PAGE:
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The Rise of Mushroom Coffins: Sustainable Farewell to Tradition

Updated: Oct 16, 2023

A Dutch inventor is changing the way we approach eco-friendly afterlife choices. By using mycelium, similar to mushroom roots, and hemp fiber, he's creating coffins. These unique coffins biodegrade in about six weeks, unlike traditional wooden ones that take years to break down.


mushroom coffins in the forest
Loop Biotech

A Dutch startup called Loop Biotech is now offering a unique solution: coffins that naturally decompose within just 45 days of being buried. The company, which began in 2020, produces these special coffins and also offers an urn option. They sell their products in both Europe and the United States, with support from investors in both countries, including Nature's Pride founder Shawn Harris.

The founders, Lonneke Westhoff and Bob Hendrikx, launched this venture with the aim of making a positive environmental impact. They were inspired by the remarkable ability of mushrooms to transform fallen trees into new life. Their coffins are designed to allow the deceased to become part of the natural ecosystem, which is a more eco-friendly alternative to traditional burial practices that can contribute to pollution.

So, how do these coffins work? Loop Biotech creates them by growing mushrooms and combining them with hemp fibers. They use recycled hemp and mycelium, which is the root structure of mushrooms. These materials grow together inside a mold and, incredibly, the coffins are ready in just seven days. After being used for burial, they biodegrade in approximately 45 days. These special coffins can be used for traditional burials, cremations, or natural burials. In some areas, it's even possible to plant trees on top of the burial site, allowing the remains to serve as a source of nourishment for the tree.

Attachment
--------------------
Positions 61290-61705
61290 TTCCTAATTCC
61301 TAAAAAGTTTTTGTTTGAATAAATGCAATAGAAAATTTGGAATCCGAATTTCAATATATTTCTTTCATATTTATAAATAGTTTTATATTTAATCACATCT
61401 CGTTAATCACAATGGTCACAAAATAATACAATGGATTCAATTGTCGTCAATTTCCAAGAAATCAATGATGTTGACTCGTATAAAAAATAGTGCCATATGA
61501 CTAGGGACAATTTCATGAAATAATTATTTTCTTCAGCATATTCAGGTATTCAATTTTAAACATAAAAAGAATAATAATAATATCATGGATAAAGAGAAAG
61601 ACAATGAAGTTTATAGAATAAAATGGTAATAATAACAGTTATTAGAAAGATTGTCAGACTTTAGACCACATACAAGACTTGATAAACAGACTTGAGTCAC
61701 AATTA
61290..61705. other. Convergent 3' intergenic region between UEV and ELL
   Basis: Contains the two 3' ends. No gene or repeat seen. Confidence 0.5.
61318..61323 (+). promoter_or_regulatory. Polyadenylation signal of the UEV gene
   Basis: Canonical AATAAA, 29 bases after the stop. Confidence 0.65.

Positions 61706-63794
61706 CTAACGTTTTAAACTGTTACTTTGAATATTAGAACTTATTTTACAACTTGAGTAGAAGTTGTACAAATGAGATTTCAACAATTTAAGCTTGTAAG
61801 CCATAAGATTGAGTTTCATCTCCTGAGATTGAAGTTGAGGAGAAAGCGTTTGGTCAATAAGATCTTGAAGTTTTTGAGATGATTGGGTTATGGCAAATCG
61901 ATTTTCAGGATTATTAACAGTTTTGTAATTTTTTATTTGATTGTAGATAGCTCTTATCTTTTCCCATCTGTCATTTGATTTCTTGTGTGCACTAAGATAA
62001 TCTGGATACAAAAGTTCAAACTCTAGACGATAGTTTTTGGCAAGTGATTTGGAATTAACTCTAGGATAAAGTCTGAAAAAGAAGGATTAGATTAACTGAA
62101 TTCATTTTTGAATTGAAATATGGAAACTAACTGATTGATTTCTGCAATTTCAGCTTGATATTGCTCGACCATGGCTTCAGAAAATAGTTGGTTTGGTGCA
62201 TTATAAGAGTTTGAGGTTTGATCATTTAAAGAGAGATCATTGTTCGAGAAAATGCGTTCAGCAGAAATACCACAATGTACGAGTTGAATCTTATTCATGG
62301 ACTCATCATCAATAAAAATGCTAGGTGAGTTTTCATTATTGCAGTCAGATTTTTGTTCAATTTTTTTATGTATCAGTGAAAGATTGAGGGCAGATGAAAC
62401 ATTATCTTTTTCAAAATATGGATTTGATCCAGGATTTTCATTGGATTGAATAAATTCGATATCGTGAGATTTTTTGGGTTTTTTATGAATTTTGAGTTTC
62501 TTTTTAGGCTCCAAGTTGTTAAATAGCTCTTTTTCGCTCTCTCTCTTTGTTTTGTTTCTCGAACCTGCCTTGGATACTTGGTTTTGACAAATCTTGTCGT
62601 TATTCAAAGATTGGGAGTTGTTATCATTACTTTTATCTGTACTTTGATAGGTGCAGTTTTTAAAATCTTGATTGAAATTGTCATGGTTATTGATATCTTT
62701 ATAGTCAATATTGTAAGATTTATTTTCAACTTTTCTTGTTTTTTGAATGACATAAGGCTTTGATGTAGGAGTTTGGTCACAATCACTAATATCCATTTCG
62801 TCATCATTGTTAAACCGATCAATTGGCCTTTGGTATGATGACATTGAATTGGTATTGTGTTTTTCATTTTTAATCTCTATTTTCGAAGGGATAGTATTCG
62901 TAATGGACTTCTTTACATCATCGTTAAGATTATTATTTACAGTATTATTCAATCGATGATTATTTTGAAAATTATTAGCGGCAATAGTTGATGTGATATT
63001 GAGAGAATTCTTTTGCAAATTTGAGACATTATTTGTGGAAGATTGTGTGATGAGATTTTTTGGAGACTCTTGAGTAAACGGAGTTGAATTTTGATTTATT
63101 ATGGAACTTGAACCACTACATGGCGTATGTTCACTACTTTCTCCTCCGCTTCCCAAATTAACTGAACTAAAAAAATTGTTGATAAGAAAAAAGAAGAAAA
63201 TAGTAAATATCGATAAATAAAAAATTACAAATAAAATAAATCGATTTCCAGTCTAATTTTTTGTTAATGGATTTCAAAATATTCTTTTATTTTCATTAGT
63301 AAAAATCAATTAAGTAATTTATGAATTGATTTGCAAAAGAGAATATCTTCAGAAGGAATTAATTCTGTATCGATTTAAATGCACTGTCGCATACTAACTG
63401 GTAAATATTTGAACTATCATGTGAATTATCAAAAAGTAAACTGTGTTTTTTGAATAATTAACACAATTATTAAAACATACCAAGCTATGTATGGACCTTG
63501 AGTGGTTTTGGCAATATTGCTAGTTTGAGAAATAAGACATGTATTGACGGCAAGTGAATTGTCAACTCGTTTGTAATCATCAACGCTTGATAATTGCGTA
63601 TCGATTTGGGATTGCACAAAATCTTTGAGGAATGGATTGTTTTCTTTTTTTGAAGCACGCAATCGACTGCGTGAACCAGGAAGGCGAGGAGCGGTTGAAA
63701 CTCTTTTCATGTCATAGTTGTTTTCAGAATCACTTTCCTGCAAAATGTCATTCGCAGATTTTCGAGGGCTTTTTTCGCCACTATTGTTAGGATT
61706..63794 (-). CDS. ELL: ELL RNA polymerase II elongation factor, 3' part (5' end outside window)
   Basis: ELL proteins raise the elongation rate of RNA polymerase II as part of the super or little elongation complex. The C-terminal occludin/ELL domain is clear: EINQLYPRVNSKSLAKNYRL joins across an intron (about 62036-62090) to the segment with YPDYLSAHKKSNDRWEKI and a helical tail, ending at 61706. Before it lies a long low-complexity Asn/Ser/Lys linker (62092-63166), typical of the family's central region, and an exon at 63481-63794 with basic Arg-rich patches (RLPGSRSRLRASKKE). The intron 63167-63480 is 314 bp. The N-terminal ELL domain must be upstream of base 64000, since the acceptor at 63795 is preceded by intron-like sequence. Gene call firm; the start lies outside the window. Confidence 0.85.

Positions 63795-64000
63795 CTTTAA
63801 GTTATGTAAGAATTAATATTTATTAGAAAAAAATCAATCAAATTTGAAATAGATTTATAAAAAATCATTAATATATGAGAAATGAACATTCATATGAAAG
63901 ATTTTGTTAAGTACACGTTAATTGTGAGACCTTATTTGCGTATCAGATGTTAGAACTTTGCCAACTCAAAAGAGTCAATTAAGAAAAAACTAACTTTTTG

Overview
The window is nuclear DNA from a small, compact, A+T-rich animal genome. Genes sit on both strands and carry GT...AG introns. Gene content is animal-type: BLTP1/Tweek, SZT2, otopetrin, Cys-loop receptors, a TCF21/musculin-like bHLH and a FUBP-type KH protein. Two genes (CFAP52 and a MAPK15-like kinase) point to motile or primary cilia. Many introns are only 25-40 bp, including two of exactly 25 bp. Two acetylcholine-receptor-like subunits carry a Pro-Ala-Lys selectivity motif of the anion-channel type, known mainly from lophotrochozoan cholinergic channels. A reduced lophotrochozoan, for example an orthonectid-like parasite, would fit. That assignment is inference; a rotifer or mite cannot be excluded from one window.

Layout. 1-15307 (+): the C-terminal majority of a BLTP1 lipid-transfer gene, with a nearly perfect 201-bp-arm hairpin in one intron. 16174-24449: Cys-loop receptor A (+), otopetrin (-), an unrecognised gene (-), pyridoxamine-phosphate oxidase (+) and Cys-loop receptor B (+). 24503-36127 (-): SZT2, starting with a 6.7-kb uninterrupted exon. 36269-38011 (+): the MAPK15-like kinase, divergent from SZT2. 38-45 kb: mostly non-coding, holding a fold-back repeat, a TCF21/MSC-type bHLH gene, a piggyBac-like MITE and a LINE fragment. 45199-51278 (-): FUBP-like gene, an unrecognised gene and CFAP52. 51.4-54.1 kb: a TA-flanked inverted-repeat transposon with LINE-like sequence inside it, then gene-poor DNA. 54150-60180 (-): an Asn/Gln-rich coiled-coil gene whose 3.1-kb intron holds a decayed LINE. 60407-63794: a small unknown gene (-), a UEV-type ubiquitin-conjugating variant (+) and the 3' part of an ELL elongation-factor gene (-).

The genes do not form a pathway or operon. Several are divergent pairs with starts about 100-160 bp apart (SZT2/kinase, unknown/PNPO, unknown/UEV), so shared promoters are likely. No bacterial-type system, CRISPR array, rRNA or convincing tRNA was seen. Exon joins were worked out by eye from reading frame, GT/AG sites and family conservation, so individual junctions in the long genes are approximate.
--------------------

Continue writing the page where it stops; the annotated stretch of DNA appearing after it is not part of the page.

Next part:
The pricing for these unique coffins ranges from 695 to 995 euros, equivalent to about $745 to just over $1,000. While the prices for U.S. customers are still being determined, they may be slightly higher. Customers can choose from various coffin and urn designs to suit their preferences, and the urns even come with trees on top.

The motivation behind creating these mushroom coffins is to make a positive contribution to the planet. The company's journey began as a college project in the Netherlands. The founder, Bob Hendrikx, sought a way for people to leave a beneficial legacy after their passing, rather than a negative environmental impact. He conducted research on organisms like coral and mushrooms, which eventually led him to the idea of incorporating mycelium and mushrooms into coffins. The concept took shape when someone asked him about the fate of their grandma's remains at his place. When he explained that her remains could enrich the forest floor, it struck him that using mushrooms in coffins offered a meaningful way for individuals to make a positive impact even after their death.

VIDEO: A Dutch inventor has created an organic coffin aimed at people aiming to live in a sustainable way even after death. The coffins are "grown" by putting mycelium, the root structure of mushrooms, together with hemp fibre in a special mould. (AP Video: Aleksandar Furtula)

The company can produce 500 coffins or urns every month, and it's gaining popularity in environmentally conscious Northern European countries, where people understand the importance of mushrooms in ecosystems.

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